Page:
Ormer gathering3rd March 2016
From Cassell's Family Magazine, 1878 (the engraving accompanies the article), together with a couple of newspaper extracts.
The ormer is a succulent shell-fish of the limpet species, which is plentifully found in Guernsey, Sark, and two or three other islands of the Channel group, but scarcely anywhere else in English possessions. Being a deep-water fish, it can only be gathered, or 'harvested,' as the local phrase is, at the lowest tides of the year. As the waves recede below the usual line, the coast becomes alive with a throng of busy workers of all ages and both sexes—the little towns, like that in Keats's poem, being for the nonce literally 'emptied of their folk.' The ormer is found fastened to the rocks; and its oval univalve shell, which averages five inches in length, being brown in colour and embedded in sea-weed, easily escapes the observation of unpractised eyes. Nature has given to many living things a marvellous power of self-protection; and the ormer can attach itself to the rock with a firmness that almost defies the gleaner's sickle. It must, therefore, be taken more or less by surprise; and the skill of the gatherers is shown by the dexterity with which they introduce the point of a long knife and turn the fish over before it has time to exhaust the air between itself and the rock, and thus obtain, by the laws of atmospheric pressure, an adhesive power of about 230 pounds. As an article of food, the ormer is generally pronounced to be both wholesome and savoury. Two hundred years ago a gentleman of Sark, in a letter to a London kinsman, described it as 'a shell-fish much bigger than an oyster, and infinitely more pleasant to the gusto, so that an epicure would think his palate in Paradise if he might but always gourmandise on such delicious ambrosia.' A less appreciative partaker of it today would probably say that, fried or stewed, it makes an excellent dish, rather resembling a veal cutlet, with perhaps an added suspicion of brine. Before cooking, it requires to be beaten, or it will turn out violently tough; and it is generally served up with bacon. Being a univalve, with one side exposed to the air, the ormer will not keep; otherwise, in these days of oyster famines, it would certainly have formed, all over England, a welcome addition to our supper-tables.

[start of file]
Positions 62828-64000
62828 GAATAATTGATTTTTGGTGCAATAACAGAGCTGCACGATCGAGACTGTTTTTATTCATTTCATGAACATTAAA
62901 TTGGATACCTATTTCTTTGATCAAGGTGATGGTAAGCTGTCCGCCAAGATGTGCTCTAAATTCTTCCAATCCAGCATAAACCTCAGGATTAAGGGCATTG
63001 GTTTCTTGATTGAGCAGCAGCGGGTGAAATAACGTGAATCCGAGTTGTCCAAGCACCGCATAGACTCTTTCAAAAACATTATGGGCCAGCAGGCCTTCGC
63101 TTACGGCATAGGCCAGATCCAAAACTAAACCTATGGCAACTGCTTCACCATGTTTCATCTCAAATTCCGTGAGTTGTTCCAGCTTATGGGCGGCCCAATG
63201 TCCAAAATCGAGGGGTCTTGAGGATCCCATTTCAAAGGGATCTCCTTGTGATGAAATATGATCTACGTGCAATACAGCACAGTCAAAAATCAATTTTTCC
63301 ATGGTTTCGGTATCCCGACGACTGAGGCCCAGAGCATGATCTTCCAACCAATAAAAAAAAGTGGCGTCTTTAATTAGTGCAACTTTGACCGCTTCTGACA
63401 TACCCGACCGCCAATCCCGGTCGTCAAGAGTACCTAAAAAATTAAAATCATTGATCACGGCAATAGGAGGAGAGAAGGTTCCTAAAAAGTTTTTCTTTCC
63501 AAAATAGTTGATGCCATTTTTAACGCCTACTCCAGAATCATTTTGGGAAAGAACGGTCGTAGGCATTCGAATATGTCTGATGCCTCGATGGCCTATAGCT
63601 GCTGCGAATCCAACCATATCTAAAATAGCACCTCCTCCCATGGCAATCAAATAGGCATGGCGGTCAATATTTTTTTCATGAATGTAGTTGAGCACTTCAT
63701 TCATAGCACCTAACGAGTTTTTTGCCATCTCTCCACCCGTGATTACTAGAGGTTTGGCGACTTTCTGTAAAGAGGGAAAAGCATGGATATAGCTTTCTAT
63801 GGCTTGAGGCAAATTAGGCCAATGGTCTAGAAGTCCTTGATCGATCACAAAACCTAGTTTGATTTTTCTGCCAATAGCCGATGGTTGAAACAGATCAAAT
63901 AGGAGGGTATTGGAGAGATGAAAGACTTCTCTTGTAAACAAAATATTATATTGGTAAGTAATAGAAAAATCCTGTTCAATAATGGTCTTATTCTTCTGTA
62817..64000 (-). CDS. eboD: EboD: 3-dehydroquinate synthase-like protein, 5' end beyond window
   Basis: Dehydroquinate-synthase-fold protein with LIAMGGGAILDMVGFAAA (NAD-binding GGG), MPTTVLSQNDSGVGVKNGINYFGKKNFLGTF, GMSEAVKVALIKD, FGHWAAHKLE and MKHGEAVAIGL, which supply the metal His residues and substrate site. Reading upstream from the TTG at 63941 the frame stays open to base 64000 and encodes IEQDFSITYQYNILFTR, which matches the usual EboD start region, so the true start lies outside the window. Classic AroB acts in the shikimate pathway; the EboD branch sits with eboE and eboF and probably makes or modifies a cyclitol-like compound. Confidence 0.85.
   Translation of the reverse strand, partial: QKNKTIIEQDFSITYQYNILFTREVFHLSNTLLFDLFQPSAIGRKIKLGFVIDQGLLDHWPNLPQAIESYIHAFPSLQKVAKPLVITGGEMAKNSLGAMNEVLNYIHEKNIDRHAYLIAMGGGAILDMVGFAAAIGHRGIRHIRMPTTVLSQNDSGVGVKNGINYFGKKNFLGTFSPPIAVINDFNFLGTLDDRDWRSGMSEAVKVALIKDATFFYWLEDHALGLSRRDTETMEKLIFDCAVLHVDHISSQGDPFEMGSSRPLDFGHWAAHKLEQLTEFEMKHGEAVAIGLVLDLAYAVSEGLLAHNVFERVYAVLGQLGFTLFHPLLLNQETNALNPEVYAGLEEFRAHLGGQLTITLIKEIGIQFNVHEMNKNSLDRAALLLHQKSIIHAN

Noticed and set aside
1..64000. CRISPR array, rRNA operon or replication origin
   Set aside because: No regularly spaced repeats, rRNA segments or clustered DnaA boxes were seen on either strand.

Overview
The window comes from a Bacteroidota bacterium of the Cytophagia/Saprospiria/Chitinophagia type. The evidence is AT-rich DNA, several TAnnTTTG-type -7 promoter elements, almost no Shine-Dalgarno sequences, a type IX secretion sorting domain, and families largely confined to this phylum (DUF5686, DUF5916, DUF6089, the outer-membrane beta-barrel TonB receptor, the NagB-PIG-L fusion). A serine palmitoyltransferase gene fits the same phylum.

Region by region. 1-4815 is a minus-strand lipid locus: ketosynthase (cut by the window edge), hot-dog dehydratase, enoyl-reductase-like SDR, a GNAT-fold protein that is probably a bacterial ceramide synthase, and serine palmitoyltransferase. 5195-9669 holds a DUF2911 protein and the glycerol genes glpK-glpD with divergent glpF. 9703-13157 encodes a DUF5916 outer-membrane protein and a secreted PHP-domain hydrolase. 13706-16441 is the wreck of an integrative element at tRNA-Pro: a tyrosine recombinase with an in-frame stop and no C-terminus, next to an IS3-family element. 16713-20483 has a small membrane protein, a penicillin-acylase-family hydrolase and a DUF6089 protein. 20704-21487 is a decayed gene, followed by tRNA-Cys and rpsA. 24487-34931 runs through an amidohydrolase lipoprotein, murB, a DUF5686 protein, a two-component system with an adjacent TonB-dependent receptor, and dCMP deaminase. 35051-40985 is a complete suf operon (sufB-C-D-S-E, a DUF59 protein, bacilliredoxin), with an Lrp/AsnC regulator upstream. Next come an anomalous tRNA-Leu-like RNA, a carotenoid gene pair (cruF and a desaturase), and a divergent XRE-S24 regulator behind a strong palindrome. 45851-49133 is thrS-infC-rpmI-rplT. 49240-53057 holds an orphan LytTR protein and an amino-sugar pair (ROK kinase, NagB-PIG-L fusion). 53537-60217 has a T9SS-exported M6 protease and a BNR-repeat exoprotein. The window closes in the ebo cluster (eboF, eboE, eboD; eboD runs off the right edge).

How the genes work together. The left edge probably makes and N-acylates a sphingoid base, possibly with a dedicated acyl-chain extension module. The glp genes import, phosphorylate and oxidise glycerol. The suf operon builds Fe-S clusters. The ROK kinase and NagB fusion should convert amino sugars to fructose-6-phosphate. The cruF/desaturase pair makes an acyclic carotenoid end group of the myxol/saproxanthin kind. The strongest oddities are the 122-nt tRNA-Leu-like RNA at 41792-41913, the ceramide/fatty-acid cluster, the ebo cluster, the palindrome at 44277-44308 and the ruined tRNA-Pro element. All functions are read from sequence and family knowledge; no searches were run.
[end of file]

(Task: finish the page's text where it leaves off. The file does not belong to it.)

Morning Advertiser, Tuesday, October 6, 1953
An interesting relic recently added to the growing collection of curios to be seen in the bar of the Captain's Hotel, St Martin's, Guernsey, is an ormer beater. This massive hammer, shaped like a large gavel, was formerly used for beating those shellfish to ensure tenderness, and possesses an unique feature in a flexible knife concealed in the handle and used for extracting the ormer from its shell. Probably the last of its kind, this implement was presented to the proprietor, Mr Freddie Luto, by an old fisherman in whose family it had been a heirloom for many generations. [Basil C De Guérin, from Cuttings Book M.]
The Weekly Press and Guernsey Advertiser, 12 January 1939
Discussing the ormer, Mrs M Carré said:
Ormers are a rich fish, and they have to be cooked properly. First you have to take them out of the shell. Don’t throw the shell away because it is very nice mother of pearl. Lay the ormers on a board and beat them well. This must be done with a wooden mallet so that they are not beaten to pieces. Put half a dozen ormers in a frying pan, let them simmer in their own juice for five minutes. Then add two tablespoons of lard, salt and pepper to taste. Turn them—they must be a nice brown on both sides. Then stir in a dessertspoon of plain flour with a breakfastcup of water, mix well and smoothly, and let them simmer for ten minutes.
[From a transcript of a BBC radio interview with Sarkees.]